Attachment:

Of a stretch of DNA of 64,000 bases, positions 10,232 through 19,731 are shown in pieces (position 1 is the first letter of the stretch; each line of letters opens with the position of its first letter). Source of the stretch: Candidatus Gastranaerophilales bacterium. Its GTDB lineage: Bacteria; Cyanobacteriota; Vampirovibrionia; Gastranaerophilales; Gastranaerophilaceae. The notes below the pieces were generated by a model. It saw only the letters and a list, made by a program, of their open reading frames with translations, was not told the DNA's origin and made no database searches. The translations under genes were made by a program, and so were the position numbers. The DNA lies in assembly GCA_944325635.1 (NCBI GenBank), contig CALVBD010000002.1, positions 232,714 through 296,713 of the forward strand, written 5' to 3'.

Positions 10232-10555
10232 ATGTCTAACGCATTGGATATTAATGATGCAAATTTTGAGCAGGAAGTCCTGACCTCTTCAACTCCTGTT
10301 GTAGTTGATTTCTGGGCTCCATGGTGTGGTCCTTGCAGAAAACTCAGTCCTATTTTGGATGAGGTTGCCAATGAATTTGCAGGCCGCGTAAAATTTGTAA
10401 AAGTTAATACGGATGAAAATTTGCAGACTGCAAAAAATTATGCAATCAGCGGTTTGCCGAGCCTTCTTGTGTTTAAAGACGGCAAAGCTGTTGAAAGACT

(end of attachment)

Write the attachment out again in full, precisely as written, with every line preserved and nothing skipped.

Of a stretch of DNA of 64,000 bases, positions 10,232 through 19,731 are shown in pieces (position 1 is the first letter of the stretch; each line of letters opens with the position of its first letter). Source of the stretch: Candidatus Gastranaerophilales bacterium. Its GTDB lineage: Bacteria; Cyanobacteriota; Vampirovibrionia; Gastranaerophilales; Gastranaerophilaceae. The notes below the pieces were generated by a model. It saw only the letters and a list, made by a program, of their open reading frames with translations, was not told the DNA's origin and made no database searches. The translations under genes were made by a program, and so were the position numbers. The DNA lies in assembly GCA_944325635.1 (NCBI GenBank), contig CALVBD010000002.1, positions 232,714 through 296,713 of the forward strand, written 5' to 3'.

Positions 10232-10555
10232 ATGTCTAACGCATTGGATATTAATGATGCAAATTTTGAGCAGGAAGTCCTGACCTCTTCAACTCCTGTT
10301 GTAGTTGATTTCTGGGCTCCATGGTGTGGTCCTTGCAGAAAACTCAGTCCTATTTTGGATGAGGTTGCCAATGAATTTGCAGGCCGCGTAAAATTTGTAA
10401 AAGTTAATACGGATGAAAATTTGCAGACTGCAAAAAATTATGCAATCAGCGGTTTGCCGAGCCTTCTTGTGTTTAAAGACGGCAAAGCTGTTGAAAGACT